Rutgers professor’s new book explores the history of spin – from Theodore Roosevelt to Barack Obama – and what it has meant for American democracy

In his new book, The Republic of Spin: An Inside History of the American Presidency (Norton 2016), David Greenberg tells us that spin – the art of shaping the public’s perception of the message and the image – is inherent in politics.

“My underlying argument is that, for all our criticism of spin, what we really don’t like is spin from the other side,” says Greenberg, professor of history in the School of Arts and Sciences and journalism and media studies in the School of Communication and Information at Rutgers. “If the politicians are spinning policies we like, we call it persuasive argument or inspiring argument. It’s the other guy’s spin we don’t like.”

Greenberg recounts the rise of the White House spin machine, describing the gradual accumulation of spin doctors in the White House, and  the criticism of the practice.  Every administration has been accused of trying to manage the news, distract the voters, and undermine democracy with its spin. But he also chronicles the public’s growing awareness of spin, and spin’s limitations.

He begins with Theodore Roosevelt. “What really changes with TR is that the presidency becomes the seat of policymaking,” Greenberg says. “He has a more active conception of the office than his predecessors. During most of the 19th century, Congress drove the policy agenda. But TR wants to reform capitalism; he wants America to play a major role in the world. He wants the president to be driving policy, and he needs to use the mass media to do that.”

No president since has been immune to the temptations of spin, Greenberg says, or exempt from its imperatives. Woodrow Wilson, who shared Theodore Roosevelt’s vision of an active presidency, established the first American government propaganda agency during World War I, the Committee on Public Information. Harry Truman, Dwight Eisenhower, Richard Nixon and Barack Obama were advised by public relations consultants, social psychologists and advertising men, even though they didn’t always take their advice. Even the dour Calvin Coolidge was attentive to public opinion, and listened to such advisers as advertising executive Bruce Barton to help him cultivate it. “In public life it is sometimes necessary, in order to appear really natural, to be actually artificial,” Greenberg quotes Coolidge as saying.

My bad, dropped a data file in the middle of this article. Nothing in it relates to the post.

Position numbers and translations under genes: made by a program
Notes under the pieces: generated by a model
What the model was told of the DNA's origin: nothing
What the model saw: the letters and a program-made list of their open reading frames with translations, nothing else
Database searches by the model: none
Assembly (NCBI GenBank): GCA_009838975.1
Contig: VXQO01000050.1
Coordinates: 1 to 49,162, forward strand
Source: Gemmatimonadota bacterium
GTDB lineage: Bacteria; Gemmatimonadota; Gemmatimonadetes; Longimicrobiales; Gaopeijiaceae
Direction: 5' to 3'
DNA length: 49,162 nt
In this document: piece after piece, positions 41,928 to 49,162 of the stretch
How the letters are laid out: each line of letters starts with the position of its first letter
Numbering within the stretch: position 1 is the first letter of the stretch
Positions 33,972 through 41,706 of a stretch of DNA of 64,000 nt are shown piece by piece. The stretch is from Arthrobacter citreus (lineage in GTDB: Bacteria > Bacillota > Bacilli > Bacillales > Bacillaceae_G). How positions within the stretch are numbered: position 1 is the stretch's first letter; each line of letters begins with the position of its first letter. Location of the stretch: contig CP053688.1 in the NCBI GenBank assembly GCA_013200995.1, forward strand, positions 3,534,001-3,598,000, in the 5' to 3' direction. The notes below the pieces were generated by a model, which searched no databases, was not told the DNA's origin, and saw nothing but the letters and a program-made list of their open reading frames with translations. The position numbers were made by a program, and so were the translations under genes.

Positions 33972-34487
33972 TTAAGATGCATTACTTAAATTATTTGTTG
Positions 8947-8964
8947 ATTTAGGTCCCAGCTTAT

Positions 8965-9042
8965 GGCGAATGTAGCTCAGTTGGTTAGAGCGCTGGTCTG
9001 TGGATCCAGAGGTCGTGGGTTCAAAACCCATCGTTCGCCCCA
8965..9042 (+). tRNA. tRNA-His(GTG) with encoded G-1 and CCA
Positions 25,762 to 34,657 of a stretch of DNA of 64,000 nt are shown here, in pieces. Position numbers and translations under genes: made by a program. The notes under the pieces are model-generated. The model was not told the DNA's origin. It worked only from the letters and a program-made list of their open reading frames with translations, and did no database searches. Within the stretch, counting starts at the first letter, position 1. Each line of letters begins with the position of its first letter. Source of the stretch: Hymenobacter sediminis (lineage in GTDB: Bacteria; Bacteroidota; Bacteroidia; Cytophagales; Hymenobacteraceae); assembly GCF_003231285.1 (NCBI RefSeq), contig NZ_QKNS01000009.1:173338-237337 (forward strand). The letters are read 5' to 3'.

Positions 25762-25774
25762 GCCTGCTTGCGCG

David Greenberg, associate professor of history, journalism and media studies, author of The Republic of Spin: An Inside History of the American Presidency

If there is a master communicator in Greenberg’s book, a president who understood the mass media of his time and embraced it, that communicator is Franklin D. Roosevelt. He shared the vision of an activist presidency that inspired his cousin Theodore and Wilson, but he made it personal with his radio “fireside chats.” Greenberg quotes an FDR admirer who wrote to the president after his first chat. “Earlier presidents were just pictures to look at … But you are real,” she wrote. “I know your voice, what you are trying to do.”

John F. Kennedy, who instituted regular, live televised news conferences, is remembered as a media-savvy president, Greenberg notes. But it’s Kennedy’s old nemesis, Richard Nixon, who created the image-making machinery that is now standard in every administration, including the White House Office of Communications itself.  “Nixon was obsessed with image,” Greenberg says. “When there was a new policy to be launched, he had his staff build huge ‘game plans,’ involving several White House offices and government organizations, with a depth and thoroughness that went way beyond anything Kennedy and Johnson did.”

The public’s increasing awareness of spin, however, meant people became more suspicious the more he spun. And the more his efforts were greeted with suspicion, the more furiously Nixon tried to spin. Try as they might, presidents can’t spin failure and bad decisions for long, Greenberg believes.

 “Hoover, Lyndon Johnson, and Jimmy Carter were all hailed, at one time or another, as wizards of manipulation,” he says. “But the skills they had shown earlier couldn’t salvage bad policies.”